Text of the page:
Evaluation up to second order in the dipole moment is again sufficient for our purposes. The first term of Eq. (37) mirrors Eq. (I) and recovers the form of Eq. (15), , with the old transition frequency replaced by the new one. The third term is a higher-order contribution and, hence, neglected here. Finally, the second term yields a correction that is unique to the partial-dressing scenario. The partial dressing dynamics is hence described by the total time-dependent potential

(38)

where the partial dressing correction is

(39)

As before, the spatial integral in Eq. (39) can be performed using Eq.  (12). This gives the concise expression

(40)

using again the shorthand defined in Eq.(16) above. The fractions in brackets correspond to the three terms in Eq.(38). The mathematical structure shows immediately how this potential connects the old stationary state (, provided by the last term) and the new one (, first term). This is also clearly visible in Fig. 7 which presents the time-dependent potential during the partial dressing. In the far-field situation considered here, the surface modes do not contribute strongly and the results resemble those obtained in the case of a perfect reflector (25). The latter limit can be recovered analytically from Eqs. (40) and (18).


Figure 7: Partial dressing starting from a dressed ground state, after a sudden change in the atomic transition . The new transition corresponds a wavelength and the surface is described by a Drude model for gold with parameters as in Fig. 1. The energy just after the non adiabatic transition, is the same as in the dressed ground state before. The divergence occurs around the signal-transit time . A large distance is considered. The value of the new static shift can be understood from the scaling of the static polarizability ((39)).

a)
b)

Figure 8: a) Partial dressing correction after the signal-transit time in the near field () after the atomic transition is shifted so that the new value corresponds to the transition wavelength . The surface is described by a Drude model for gold with parameters as in Fig. 1. The grey envelope shows the exponential damping with a rate . The dashed curve shows the nonresonant contribution to the partial dressing potential and has been multiplied by a factor 500 for visibility. b) Total time-dependent contribution to the partial dressing potential in the same scenario. At the distance and parameters chosen, the contribution coincides with the curve given in Fig. 6. According to Eq. (38), the two contributions must be added up, resulting in a reduced amplitude of the plasmonic oscillations.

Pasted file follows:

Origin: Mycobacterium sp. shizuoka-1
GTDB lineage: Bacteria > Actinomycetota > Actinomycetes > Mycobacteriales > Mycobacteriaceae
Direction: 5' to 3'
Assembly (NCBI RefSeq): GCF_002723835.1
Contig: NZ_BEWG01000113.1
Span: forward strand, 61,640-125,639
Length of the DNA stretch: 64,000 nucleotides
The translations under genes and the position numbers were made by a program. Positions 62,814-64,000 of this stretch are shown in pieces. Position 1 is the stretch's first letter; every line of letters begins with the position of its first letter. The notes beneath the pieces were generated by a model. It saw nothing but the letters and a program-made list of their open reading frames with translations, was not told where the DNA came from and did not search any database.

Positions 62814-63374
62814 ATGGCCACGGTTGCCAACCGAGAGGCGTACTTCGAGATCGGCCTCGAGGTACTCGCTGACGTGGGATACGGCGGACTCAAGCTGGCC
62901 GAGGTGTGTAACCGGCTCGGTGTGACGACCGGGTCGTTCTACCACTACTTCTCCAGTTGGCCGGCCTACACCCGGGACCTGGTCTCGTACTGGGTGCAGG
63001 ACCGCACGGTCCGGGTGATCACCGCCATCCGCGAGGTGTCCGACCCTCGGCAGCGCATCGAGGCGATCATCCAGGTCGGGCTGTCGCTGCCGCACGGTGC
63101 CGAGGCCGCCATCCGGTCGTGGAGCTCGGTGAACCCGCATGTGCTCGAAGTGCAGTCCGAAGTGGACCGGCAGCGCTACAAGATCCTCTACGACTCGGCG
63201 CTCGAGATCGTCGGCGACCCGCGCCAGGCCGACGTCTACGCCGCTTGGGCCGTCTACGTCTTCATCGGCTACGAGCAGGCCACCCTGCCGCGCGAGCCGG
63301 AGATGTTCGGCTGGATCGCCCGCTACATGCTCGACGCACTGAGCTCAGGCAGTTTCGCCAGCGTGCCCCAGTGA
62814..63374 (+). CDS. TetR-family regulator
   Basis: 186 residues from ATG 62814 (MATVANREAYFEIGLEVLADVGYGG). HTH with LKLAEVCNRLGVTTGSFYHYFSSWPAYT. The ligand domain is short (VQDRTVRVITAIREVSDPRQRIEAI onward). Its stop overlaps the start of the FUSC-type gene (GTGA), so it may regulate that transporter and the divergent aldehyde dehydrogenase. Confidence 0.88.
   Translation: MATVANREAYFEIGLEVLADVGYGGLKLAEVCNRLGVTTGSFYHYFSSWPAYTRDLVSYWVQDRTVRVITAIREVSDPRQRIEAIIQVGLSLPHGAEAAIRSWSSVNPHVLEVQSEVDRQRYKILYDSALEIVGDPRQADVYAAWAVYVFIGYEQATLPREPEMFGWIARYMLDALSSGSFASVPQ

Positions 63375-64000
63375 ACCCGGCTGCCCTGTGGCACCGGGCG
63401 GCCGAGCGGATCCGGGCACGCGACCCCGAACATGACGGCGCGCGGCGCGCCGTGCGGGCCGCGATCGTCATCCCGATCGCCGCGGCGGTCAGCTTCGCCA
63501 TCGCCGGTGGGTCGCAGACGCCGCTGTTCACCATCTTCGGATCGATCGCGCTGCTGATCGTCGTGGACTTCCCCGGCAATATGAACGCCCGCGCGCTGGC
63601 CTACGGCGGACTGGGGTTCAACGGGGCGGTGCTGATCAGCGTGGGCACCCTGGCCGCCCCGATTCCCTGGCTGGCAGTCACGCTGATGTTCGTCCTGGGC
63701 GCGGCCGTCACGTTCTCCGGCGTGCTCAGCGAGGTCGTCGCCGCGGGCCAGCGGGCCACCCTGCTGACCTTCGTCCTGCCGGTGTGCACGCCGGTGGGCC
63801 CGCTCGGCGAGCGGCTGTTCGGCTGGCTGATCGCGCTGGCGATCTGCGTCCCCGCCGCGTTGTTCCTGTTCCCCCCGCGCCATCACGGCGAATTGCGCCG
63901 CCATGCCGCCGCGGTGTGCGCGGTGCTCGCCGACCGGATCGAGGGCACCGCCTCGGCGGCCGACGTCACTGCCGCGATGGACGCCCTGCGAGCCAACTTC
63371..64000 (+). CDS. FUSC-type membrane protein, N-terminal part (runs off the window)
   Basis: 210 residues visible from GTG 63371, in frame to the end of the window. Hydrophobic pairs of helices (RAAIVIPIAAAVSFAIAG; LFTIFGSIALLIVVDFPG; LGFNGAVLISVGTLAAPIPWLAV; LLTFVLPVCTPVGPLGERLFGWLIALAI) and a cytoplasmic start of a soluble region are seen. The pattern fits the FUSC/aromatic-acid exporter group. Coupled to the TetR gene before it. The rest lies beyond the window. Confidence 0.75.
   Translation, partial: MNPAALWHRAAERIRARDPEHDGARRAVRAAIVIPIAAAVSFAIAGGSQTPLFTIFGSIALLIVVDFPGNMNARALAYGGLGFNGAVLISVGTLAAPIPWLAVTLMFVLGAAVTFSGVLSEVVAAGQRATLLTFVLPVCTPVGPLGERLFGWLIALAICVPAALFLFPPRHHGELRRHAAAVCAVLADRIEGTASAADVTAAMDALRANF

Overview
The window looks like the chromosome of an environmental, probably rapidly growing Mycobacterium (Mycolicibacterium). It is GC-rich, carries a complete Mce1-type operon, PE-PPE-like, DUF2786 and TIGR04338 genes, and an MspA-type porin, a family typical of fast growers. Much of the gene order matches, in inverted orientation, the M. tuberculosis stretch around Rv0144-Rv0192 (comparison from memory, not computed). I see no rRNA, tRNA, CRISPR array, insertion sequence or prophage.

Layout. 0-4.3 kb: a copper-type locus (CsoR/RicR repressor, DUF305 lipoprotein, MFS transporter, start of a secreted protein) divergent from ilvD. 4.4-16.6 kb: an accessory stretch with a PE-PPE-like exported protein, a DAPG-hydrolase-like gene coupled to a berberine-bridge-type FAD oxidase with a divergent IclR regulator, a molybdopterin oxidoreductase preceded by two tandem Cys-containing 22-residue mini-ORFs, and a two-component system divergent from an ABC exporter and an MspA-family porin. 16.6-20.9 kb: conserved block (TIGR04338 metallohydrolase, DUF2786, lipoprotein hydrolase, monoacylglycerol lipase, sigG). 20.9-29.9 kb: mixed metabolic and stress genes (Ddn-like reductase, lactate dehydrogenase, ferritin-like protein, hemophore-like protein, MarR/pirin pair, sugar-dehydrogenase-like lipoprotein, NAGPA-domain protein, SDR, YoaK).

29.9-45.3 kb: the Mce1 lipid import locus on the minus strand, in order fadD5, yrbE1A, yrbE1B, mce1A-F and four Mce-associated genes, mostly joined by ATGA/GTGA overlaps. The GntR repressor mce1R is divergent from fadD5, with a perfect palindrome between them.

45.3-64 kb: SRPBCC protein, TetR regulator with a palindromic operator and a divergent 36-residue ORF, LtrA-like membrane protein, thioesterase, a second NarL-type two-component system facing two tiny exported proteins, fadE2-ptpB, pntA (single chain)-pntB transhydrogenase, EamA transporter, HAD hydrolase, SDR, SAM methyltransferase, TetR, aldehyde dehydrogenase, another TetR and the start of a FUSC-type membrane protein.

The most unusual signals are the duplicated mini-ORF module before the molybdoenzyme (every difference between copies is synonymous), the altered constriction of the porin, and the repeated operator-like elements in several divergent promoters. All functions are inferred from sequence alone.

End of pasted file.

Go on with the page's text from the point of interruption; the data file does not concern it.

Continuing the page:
The partial dressing interaction can be analyzed along the lines of Sec.II, considering separately the plasmon-pole contribution (contour III in Fig.2) and the nonresonant one [imaginary-frequency integrals in Eq.(23)]. Fig. 8(a) shows the results for the same Stark shift as in Fig. 7, but at short distance. Parameters are chosen such that the terms in brackets in Eq. (38) coincide with the curve shown in Fig. 6. The partial dressing correction is comparable in amplitude to these terms, but carries the opposite sign. The total potential after the frequency shift oscillates around the new static value with a reduced amplitude as shown in Fig. 8(b).

A closely related scenario involves a change in the transition dipole . This can occur, e.g., if an external field induces a sudden (orientation) polarization of the atom. The dynamic Casimir-Polder potential is obtained as before and results in a slightly different formula where the partial dressing correction depends on both the old and the new dipole moment

(41)

In this case, there is a discontinuity in the potential at . This is indeed expected from a physical point of view, because the interaction energy between the atom and the local field at its position is immediately affected by the change in the atomic dipole. When (by amplitude or orientation), the partial dressing correction is negligible. This agrees with the intuitive notion of “switching on the interaction” in the bare atomic dressing of Sec. I.

Iv Summary and Discussion

The dynamic atom-surface Casimir-Polder interaction has been investigated from the perspective of atomic self-dressing for an initially bare or partially dressed atom near a surface described by general optical reflection coefficients. In the more realistic scenario of a partially dressed state, the system relaxes after a sudden change in the atomic transition frequency or the transition dipole. We have thus generalized previous work on dynamic Casimir-Polder interaction (24); (25) with perfectly reflecting surfaces to more realistic ones using the quantization scheme for matter-assisted fields to include boundaries with, in principle, arbitrary dielectric or magnetic properties. Although the limit of perfectly reflecting surfaces can be often considered as a reasonable approximation in the radiative zone, that is for distances far beyond the atomic transition wavelengths, many interesting phenomena require a more detailed surface model, in particular when shorter distances are considered. This is not unexpected, because surface excitations are known to dominate the response in the near-field zone (28); (30); (29); (31); (32).